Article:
By MARK RICE, Ledger Investigator
COLUMBUS, Ga. (AP) — Suffering from liver and bile duct cancer, Mike Bowden was unable to attend Russell County High School‘s Class of 2022 ceremony to see his son Michael graduate. But with the extra efforts of his family and school administrators, a special ceremony was held at the home in Bowden, eastern Alabama, where father and son celebrated the milestone together.
Mike died two weeks later – and two weeks before the official graduation ceremony. In email interviews with the Ledger-Enquirer, Jessie Bowden, Michael’s mother and Mike’s wife, shared this story, along with school principal Tonya Keene.
While speaking with her sister, Jackie Sharpe, Jessie lamented that Mike wasn’t healthy enough to attend the graduation. Sharpe suggested contacting a school administrator to find out what could be done to accommodate the family’s situation.
Jessie emailed assistant manager Christopher Baker and asked if she could borrow a cap and dress to have their own ceremony at home. “And to push my luck,” Jessie said, “would he consider handing Michael a fake diploma in front of his dad?”
Baker called Jessie the next day to tell her the good news: the administration agreed to accommodate her request and make it a surprise. “It was a team idea to try to do more,” Keene said.
On April 25, cars began lining up outside the Bowden family home in the eastern Alabama community of Seale. Mike was lying in a portable bed in the den, where a sign reads, “Bless this house with love and laughter.”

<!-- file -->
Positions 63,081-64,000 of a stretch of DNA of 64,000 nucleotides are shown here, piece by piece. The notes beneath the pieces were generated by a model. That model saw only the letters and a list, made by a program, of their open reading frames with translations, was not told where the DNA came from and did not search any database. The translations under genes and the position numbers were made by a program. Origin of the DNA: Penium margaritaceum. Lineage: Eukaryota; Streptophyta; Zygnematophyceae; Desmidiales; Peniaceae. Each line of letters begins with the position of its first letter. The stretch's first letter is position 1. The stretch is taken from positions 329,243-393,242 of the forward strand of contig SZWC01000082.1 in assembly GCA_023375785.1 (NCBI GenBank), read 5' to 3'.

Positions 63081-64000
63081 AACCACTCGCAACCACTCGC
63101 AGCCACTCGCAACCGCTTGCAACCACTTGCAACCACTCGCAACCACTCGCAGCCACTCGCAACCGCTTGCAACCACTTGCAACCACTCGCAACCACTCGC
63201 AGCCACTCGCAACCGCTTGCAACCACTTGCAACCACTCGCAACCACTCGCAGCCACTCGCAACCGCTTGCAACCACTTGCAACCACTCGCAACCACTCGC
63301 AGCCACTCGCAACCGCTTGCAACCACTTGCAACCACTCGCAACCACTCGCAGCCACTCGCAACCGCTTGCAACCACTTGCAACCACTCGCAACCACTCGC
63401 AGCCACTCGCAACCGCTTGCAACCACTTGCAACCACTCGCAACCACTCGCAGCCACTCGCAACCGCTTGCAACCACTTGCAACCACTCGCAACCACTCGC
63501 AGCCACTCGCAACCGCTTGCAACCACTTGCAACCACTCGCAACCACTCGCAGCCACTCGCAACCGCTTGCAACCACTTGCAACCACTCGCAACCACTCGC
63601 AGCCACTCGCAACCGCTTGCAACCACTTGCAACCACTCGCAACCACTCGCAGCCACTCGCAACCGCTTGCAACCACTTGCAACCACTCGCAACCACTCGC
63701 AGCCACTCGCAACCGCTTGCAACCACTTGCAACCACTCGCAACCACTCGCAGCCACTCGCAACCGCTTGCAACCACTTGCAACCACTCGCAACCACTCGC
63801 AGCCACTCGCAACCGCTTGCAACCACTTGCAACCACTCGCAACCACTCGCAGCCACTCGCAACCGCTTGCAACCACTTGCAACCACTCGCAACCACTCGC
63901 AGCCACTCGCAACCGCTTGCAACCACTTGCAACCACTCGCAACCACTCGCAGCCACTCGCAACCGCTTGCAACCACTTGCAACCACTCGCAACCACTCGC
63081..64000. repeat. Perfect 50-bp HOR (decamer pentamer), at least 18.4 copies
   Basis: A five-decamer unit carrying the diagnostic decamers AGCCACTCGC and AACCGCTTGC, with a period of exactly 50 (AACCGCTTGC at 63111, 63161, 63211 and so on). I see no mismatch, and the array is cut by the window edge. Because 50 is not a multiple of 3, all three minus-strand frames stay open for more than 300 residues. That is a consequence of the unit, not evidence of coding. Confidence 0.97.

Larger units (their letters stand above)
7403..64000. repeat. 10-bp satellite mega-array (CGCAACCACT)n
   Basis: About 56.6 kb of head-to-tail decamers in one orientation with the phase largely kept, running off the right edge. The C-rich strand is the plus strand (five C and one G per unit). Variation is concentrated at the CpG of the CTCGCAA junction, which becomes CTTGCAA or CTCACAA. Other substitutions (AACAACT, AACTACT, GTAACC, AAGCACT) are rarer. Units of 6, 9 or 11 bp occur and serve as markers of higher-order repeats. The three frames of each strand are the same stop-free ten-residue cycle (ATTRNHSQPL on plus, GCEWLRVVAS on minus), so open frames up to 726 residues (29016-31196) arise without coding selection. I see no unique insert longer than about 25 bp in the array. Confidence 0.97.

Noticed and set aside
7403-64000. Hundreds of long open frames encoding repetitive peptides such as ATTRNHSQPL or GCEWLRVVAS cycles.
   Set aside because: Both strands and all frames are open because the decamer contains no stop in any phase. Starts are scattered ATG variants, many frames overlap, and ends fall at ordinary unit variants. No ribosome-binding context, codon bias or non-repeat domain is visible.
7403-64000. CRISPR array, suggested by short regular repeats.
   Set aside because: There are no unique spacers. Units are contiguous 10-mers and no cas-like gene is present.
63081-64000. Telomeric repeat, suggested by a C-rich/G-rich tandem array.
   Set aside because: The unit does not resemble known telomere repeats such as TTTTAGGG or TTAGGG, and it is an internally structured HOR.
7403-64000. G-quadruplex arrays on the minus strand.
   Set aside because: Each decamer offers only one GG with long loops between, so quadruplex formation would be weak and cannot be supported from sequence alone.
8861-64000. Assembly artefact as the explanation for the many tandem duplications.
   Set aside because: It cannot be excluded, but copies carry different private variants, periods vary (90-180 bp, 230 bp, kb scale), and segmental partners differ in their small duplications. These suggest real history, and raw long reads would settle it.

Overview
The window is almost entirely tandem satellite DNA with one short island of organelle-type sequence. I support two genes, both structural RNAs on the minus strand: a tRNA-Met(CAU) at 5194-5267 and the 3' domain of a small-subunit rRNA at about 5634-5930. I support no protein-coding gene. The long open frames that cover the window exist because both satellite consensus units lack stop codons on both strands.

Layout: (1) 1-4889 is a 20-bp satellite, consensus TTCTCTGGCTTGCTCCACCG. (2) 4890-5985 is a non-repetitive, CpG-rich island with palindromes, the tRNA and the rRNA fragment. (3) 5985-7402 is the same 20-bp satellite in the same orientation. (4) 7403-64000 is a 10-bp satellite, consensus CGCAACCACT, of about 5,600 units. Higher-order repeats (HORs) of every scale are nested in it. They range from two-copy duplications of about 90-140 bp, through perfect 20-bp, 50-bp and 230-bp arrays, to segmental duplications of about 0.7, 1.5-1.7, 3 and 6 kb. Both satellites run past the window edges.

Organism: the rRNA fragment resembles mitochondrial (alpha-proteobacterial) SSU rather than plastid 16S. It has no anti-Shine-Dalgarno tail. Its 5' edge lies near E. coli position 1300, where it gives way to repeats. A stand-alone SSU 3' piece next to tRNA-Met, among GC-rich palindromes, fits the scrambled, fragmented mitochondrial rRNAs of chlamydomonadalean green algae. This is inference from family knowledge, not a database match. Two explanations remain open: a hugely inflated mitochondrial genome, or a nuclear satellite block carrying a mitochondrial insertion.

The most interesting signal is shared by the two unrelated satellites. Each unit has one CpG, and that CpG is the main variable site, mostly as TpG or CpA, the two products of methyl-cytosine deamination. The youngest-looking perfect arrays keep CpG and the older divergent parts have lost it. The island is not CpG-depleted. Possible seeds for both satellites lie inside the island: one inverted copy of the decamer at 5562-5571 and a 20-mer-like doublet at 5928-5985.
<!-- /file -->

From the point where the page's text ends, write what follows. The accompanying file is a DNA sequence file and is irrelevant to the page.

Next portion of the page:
Jessie took out the balloons she had hidden. Keene, assistant principals Baker, Nisa Guice and Samantha Shoup, senior adviser Akeisha Valrie and Michael’s auto shop teacher Mark Saxon – all dressed in graduation gowns – entered while a recording of “Pomp and Circumstance” was played.
“My husband was completely impressed,” Jessie said. Jessie said, “Mike Bowden, you’re invited to Michael David Bowden Jr’s graduation.” Tears welled up in Mike’s eyes.
“He didn’t know what to say,” Jessie said, “but the look on his face was priceless.” Keene presented Michael with his real diploma in front of Mike.
“I started crying and felt so humbled that we were invited to such a private but important time in the family home,” she said.
Michael declined to share his thoughts on the ceremony, but Jessie spoke on behalf of the family when she said, “The team that came to our house couldn’t have made it more special.”
Keene explained why they did it.
“It was the right thing to do,” she said. “All of our kids are working hard to reach graduation, and our parents/families are incredibly supportive, and they deserve to be able to celebrate with us.”
Keene also saw the ceremony as a boost for the school administration.
“So often we get caught up in the day-to-day stresses of work or how administrators and teachers are attacked via social media and society,” she said, “…and that melted it all . This, THIS, is why we do this. This centered us all on our purpose and our mission field.
Seeing his son graduate motivated Mike to keep fighting for a living, Jessie said.
“My heart was about to burst with pride, happiness and sorrow, knowing that was the only thing keeping my husband here,” she said.
Mike died May 9 at home. He was 64 years old. After working for 25 years as a carpenter, Mike worked his last 12 years as a machine technician at Campbell Snacks.
“We were together for 21 years in total,” said Jessie, who works part-time as an assistant at the Elizabeth Robinson Surgical Clinic. “He was truly my soul mate. My heart will never be the same. He suffered for a long time. He was afraid to leave us. He was not ready to die. Cancer stole him from us.
This special graduation ceremony, however, shone in the darkness of the family.
“I know he died a very proud dad,” she said.
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